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Old 09-16-2019, 07:19 PM
Status: "South Carolina: real home of the confederacy" (set 15 days ago)
 
Location: Seattle
5,107 posts, read 3,147,054 times
Reputation: 3599

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http://https://finance.yahoo.com/news/healthiest-unhealthiest-cities-in-america-155101486.htmlnot sure if there are any surprises. Of course these arenít the most scientific studies.
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Old 09-16-2019, 07:48 PM
 
4,037 posts, read 3,594,341 times
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It's a WalletHub list which are always the least scientific, if not just plain ignorant in their methodology. You can pretty much tell whatever team they have compiling their data has little if any clue about how cities/metro areas work in general, but it seems to more or less follow similar lists not really anything surprising there.
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Old 09-16-2019, 07:52 PM
 
Location: North Carolina
3,074 posts, read 2,121,957 times
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One of the criteria was green space. New York City must have done a bang up job on the other metrics to have beat out places like Ft. Smith, AR and Augusta, GA.

It's also interesting how the Southeast and Appalachia always end up being near the bottom on these surveys?
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Old 09-16-2019, 09:25 PM
Status: "South Carolina: real home of the confederacy" (set 15 days ago)
 
Location: Seattle
5,107 posts, read 3,147,054 times
Reputation: 3599
Quote:
Originally Posted by Jowel View Post
One of the criteria was green space. New York City must have done a bang up job on the other metrics to have beat out places like Ft. Smith, AR and Augusta, GA.

It's also interesting how the Southeast and Appalachia always end up being near the bottom on these surveys?
And Texas. Except Austin.
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Old Yesterday, 09:23 AM
 
Location: Greenville SC 'Waterfall City'
8,452 posts, read 4,301,191 times
Reputation: 3232
Quote:
Originally Posted by Jowel View Post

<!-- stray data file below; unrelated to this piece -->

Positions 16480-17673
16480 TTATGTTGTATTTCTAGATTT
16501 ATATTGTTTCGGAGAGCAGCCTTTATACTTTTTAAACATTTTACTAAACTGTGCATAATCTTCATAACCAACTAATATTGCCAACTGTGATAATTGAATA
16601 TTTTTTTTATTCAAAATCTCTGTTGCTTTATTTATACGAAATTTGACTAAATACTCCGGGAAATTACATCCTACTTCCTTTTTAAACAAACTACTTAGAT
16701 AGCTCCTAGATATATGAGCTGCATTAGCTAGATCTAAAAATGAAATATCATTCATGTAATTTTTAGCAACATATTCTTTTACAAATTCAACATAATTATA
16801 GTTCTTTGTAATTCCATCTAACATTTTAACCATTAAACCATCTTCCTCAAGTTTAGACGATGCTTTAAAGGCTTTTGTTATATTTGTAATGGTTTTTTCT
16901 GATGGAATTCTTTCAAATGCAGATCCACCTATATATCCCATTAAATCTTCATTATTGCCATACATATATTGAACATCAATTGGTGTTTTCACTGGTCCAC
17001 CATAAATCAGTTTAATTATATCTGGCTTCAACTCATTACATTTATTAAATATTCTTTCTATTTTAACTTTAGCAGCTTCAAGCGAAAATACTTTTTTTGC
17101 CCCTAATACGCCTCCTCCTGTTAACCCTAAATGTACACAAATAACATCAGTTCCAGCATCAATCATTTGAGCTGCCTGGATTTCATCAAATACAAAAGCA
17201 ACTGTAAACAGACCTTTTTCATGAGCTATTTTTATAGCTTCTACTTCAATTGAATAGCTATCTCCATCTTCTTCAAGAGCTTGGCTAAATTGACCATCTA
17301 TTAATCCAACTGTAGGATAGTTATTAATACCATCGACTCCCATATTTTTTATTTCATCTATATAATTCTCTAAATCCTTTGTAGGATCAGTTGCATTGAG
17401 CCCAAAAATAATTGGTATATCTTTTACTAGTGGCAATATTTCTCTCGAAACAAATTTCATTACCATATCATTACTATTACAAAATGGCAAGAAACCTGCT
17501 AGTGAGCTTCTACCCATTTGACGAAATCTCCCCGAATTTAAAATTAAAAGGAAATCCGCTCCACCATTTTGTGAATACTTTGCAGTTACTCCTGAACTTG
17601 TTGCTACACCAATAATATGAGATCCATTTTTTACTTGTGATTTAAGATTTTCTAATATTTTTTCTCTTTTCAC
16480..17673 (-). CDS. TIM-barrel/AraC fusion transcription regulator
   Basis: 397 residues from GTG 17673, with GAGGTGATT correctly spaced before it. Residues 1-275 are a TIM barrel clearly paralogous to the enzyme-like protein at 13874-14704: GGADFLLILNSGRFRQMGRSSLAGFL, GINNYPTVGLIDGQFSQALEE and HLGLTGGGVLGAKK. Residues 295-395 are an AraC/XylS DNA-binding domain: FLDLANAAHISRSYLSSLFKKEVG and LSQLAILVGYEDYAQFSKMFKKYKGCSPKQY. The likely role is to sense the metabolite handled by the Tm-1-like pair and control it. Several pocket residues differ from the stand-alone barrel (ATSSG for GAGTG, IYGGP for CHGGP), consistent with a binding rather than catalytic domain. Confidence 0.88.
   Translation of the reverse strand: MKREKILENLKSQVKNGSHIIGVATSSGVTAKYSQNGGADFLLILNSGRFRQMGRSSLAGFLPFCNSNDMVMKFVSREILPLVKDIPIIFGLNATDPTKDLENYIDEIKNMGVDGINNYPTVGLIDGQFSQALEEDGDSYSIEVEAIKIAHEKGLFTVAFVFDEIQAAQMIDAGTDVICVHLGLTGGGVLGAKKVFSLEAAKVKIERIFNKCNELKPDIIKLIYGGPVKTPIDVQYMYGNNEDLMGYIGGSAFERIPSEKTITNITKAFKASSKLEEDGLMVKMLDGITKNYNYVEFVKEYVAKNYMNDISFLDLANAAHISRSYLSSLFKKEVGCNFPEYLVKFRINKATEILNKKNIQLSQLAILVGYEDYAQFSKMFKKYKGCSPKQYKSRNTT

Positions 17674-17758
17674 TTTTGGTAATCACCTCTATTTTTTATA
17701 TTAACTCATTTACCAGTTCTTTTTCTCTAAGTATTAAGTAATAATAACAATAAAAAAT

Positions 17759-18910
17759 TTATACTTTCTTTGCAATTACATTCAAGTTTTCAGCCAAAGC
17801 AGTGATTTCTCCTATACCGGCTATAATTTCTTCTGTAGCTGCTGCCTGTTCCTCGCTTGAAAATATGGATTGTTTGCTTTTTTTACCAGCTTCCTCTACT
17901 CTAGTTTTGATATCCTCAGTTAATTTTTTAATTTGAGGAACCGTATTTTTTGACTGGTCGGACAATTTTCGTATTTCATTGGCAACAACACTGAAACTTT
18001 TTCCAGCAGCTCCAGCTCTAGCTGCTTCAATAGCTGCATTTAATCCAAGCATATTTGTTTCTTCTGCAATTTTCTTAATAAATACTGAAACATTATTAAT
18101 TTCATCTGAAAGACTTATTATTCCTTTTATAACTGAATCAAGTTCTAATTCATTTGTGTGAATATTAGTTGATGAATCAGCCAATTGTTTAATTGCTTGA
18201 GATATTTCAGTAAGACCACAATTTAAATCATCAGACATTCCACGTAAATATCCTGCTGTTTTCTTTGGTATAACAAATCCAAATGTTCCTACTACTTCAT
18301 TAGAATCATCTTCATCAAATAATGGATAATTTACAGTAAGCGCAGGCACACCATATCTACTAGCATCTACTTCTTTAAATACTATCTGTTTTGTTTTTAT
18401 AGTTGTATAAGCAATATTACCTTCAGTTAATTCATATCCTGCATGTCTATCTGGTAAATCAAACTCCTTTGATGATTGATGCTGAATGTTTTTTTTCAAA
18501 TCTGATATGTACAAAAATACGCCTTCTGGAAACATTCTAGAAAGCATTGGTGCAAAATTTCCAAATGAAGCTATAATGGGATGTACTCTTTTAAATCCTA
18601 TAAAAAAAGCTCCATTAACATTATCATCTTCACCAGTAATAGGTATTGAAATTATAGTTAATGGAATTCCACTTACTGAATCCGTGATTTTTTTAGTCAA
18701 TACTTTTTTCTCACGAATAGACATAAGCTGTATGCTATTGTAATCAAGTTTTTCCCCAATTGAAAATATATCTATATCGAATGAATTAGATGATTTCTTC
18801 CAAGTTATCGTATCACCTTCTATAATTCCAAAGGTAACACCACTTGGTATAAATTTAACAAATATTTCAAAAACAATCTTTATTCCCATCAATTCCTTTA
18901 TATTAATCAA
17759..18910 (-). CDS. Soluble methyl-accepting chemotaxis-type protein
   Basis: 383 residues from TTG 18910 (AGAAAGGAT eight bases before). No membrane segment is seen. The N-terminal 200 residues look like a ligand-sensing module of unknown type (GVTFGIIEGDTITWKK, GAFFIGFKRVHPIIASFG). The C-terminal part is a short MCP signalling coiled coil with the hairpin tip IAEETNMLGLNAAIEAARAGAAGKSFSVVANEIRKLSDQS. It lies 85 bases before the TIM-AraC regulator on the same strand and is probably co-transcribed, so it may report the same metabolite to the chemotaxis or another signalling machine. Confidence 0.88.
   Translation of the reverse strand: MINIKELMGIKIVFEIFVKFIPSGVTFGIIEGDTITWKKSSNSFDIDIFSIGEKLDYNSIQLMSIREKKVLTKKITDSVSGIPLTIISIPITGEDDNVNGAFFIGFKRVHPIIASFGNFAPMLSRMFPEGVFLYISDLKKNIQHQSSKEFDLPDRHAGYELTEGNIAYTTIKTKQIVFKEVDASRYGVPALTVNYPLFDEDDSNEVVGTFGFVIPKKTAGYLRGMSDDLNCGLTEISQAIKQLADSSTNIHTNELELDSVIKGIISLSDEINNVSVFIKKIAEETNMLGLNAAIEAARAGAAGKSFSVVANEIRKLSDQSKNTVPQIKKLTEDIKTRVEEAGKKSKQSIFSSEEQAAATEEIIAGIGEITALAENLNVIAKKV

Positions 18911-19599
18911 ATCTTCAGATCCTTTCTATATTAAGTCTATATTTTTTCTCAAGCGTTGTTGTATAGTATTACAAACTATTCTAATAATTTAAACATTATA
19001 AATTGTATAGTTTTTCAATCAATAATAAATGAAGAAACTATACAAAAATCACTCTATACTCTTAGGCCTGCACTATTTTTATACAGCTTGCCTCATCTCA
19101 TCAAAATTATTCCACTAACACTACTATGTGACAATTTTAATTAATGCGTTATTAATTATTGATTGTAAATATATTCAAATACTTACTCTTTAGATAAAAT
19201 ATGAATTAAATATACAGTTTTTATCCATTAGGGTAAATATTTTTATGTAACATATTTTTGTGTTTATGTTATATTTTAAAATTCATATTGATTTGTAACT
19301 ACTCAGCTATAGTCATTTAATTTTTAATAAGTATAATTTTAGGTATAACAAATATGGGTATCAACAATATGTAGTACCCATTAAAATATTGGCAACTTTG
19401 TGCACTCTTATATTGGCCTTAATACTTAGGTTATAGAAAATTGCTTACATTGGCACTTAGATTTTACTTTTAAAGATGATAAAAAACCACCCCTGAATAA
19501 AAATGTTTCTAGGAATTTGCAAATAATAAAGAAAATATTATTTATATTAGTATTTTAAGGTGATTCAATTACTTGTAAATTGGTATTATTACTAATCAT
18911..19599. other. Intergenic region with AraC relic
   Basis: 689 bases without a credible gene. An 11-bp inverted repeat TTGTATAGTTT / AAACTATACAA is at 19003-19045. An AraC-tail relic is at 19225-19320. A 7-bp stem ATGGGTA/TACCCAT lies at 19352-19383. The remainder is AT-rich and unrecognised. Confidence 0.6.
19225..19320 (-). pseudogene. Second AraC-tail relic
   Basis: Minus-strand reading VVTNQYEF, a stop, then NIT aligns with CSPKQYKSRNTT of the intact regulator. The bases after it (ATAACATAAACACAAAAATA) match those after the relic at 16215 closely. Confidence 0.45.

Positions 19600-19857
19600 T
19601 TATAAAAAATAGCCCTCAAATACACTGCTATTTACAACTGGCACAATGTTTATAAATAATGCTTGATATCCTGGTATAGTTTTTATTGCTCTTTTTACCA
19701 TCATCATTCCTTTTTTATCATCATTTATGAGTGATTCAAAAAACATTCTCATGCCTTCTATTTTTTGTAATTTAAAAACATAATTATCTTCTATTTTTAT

One of the criteria was green space. New York City must have done a bang up job on the other metrics to have beat out places like Ft. Smith, AR and Augusta, GA.

It's also interesting how the Southeast and Appalachia always end up being near the bottom on these surveys?
The correlation doesnt go the way you want it to if you look at who is unhealthy in these states
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Old Yesterday, 10:43 AM
 
2,989 posts, read 1,234,565 times
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Even coming from the Midwest, which isn’t exactly known for heath, I’m still somewhat shocked at the obesity problem down south when I visit. The list may not be scientific, but it’s not wrong in my experience.
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Old Yesterday, 11:02 AM
 
1,281 posts, read 1,068,101 times
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I moved from the Twin Cities (which is considered a healthy, park/bike/outdoor forward region) to the south. And no doubt the south is much less health conscious. It always amazed me that potlucks in the south that I have been to consist of: dessert, fried chicken, and 2 liters of soda. In the midwest, it was almost a competition to bring something healthy, that tasted good, and was appropriate for a range of diets and allergies (dairy, gluten, vegetarian, etc.),not to mention that soda was never a part of the equation. We also seem to be behind when to comes to parks, greenspace, bike lanes, etc. We're catching up, but still behind.

Don't get me wrong, I love where I live, but anecdotally I have observed what this study claims, even if their methodolgy is bogus.
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Old Yesterday, 12:17 PM
Status: "South Carolina: real home of the confederacy" (set 15 days ago)
 
Location: Seattle
5,107 posts, read 3,147,054 times
Reputation: 3599
Quote:
Originally Posted by Jowel View Post
One of the criteria was green space. New York City must have done a bang up job on the other metrics to have beat out places like Ft. Smith, AR and Augusta, GA.

It's also interesting how the Southeast and Appalachia always end up being near the bottom on these surveys?
New Yorkers walk everywhere
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Old Yesterday, 12:48 PM
 
Location: SW Pennsylvania
827 posts, read 1,270,240 times
Reputation: 758
Quote:
Originally Posted by Drewjdeg View Post
Even coming from the Midwest, which isn’t exactly known for heath, I’m still somewhat shocked at the obesity problem down south when I visit. The list may not be scientific, but it’s not wrong in my experience.
https://www.stateofobesity.org/adult-obesity/
The most obese states (red and purple) tend to be in the South and Midwest. Of course this map measures adult obesity, but tends to follow overall obesity rates. But even withe Colorado at 23%, that is still high.
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Old Yesterday, 12:51 PM
 
14,550 posts, read 7,811,671 times
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Quote:
Originally Posted by Gaylord_Focker View Post
And Texas. Except Austin.

I remember skiing at a little Colorado ski area called Monarch on the continental divide. I happened to be there during Texas spring break. The parking lot was filled with white church vans towing cargo trailers. The deck to the little base lodge had all these families squatting at tables with huge coolers. White bread. Miracle Whip. Bologna. Processed American Cheese Food. Chips. Soda. Twinkies. I felt like I was on the movie set for a ski sequel to Footloose except everybody was plus sized including the pudgy version of Chris Penn in the Carharts and cowboy hat.
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